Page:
Have you read _The Diary of St. Faustina ?

Maybe you would be interested in reading Pope Paul VI’s Humanae Vitae or JPII’s Theology of the Body

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#11

Fr Jacques Philippe has written some very good books. Simple to read and a page or so to digest at a time. Really good before bedtime. Interior Freedom, Time For God and Searching For and Maintaining Peace are just three of them. There are more but I haven’t read them yet.

Abbot Christopher Jamison has written Finding Happiness: Monastic Steps for a Fulfilling Life and Finding Sanctuary: Monastic Steps for Everyday Life.

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#12

I highly recommend Brant Pitre’s Jesus and the Jewish Roots of the Eucharist.

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#13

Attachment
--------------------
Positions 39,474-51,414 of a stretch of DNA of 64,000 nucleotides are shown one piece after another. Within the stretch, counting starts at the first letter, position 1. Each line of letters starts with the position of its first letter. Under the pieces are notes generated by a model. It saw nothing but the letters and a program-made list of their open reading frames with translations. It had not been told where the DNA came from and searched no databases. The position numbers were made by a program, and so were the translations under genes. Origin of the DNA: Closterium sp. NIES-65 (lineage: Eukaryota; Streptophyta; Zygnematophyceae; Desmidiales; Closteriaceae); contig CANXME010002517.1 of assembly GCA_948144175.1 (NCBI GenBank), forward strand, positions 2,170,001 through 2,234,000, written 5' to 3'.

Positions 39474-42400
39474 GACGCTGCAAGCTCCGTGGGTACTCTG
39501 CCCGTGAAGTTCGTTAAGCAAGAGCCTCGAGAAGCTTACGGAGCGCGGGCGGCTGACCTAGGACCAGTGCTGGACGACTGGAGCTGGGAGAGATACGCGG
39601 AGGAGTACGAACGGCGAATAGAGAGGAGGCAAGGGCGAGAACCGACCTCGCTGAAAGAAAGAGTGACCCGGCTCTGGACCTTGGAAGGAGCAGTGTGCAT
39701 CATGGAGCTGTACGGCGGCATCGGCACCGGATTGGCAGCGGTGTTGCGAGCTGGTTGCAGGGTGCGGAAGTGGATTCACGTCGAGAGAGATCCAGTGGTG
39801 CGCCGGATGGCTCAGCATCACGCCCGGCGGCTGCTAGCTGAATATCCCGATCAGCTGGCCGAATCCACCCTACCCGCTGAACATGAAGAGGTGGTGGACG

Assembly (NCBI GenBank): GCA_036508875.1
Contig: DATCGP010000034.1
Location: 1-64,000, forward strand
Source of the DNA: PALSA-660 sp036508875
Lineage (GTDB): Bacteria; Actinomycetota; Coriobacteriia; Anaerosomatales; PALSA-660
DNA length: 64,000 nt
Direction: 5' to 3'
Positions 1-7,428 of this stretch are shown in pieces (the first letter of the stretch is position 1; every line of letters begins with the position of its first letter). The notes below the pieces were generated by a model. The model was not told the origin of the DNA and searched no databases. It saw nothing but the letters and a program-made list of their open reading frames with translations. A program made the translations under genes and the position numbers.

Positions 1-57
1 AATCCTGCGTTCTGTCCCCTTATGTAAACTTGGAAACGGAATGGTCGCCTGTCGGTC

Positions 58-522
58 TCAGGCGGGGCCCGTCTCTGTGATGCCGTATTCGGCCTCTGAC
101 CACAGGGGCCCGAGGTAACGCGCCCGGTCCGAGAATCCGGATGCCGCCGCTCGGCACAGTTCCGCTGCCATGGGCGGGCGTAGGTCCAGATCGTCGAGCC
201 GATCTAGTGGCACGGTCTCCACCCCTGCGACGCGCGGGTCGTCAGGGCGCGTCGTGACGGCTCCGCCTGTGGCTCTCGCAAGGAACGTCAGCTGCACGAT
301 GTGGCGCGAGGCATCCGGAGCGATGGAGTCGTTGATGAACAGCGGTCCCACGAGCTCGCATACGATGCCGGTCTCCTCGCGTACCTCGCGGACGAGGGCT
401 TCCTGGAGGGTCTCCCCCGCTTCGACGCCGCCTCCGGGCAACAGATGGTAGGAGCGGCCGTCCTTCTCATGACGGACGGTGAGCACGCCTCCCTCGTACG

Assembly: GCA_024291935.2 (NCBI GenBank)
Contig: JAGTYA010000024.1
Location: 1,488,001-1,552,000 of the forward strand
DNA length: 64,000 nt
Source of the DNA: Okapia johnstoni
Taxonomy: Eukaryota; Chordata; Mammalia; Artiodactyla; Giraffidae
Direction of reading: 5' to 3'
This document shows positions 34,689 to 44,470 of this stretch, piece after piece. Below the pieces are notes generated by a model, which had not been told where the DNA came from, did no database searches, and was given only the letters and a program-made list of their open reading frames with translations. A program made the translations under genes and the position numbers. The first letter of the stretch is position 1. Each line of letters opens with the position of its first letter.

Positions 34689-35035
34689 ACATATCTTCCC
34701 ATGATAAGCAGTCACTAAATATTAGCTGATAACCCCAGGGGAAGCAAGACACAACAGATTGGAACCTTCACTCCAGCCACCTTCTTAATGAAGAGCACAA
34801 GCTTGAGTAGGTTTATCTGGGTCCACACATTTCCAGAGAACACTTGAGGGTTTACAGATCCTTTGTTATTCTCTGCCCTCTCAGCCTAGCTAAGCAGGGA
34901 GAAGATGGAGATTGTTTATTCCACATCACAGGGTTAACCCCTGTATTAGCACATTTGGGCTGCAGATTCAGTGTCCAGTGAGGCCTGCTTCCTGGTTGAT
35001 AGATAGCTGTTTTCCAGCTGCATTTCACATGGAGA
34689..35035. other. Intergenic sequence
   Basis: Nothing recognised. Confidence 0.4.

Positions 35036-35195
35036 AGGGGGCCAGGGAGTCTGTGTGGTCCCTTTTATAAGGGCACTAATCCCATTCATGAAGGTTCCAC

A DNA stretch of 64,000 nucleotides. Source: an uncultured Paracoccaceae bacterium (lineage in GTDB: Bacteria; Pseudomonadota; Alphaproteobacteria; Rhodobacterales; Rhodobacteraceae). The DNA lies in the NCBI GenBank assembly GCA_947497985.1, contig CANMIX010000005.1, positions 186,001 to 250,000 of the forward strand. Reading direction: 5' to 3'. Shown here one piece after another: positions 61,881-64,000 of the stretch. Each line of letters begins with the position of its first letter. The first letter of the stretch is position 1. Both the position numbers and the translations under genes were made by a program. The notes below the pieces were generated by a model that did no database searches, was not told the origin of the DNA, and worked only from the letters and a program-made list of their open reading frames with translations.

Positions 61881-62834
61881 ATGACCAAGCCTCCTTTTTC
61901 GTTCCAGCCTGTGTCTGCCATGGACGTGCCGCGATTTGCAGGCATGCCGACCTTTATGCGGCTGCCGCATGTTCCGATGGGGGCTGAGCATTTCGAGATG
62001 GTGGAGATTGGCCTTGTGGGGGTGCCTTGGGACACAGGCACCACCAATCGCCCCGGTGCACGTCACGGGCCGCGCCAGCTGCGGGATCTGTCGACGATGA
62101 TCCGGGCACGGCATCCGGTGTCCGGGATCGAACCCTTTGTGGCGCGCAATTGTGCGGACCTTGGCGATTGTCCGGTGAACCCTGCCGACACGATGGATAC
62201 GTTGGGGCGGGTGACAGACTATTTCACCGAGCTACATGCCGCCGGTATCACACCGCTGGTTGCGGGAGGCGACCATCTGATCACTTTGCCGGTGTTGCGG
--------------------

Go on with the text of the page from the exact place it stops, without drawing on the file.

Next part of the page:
Yes, I do have a special interest. Carmelite spirituality is very much focused on contemplative prayer, and how to make ourselves ready to receive that great gift.
One of the things I love most is that it is very sensible. The first Rule, the Rule of St. Albert, ends with this: “See that the bounds of common sense are not exceeded, however, for common sense is the guide of the virtues.”

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#14

St. Augustine’s Confessions is amazing, and beautiful in both its eloquence (while still speaking plainly) and, at times, pain.
Also, not a saint (not yet anyway(?)), But Cardinal Robert Sarah’s The Power of Silence: Against the Dictatorship of Noise is also good. Reading that right now. And for any formerly Protestant converts out there, Dr. Scott Hahn’s Rome Sweet Home and Steve Ray’s Crossing the Tiber are good too!

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#15

What? No The Imitation of Christ by Thomas á Kempis? Classic.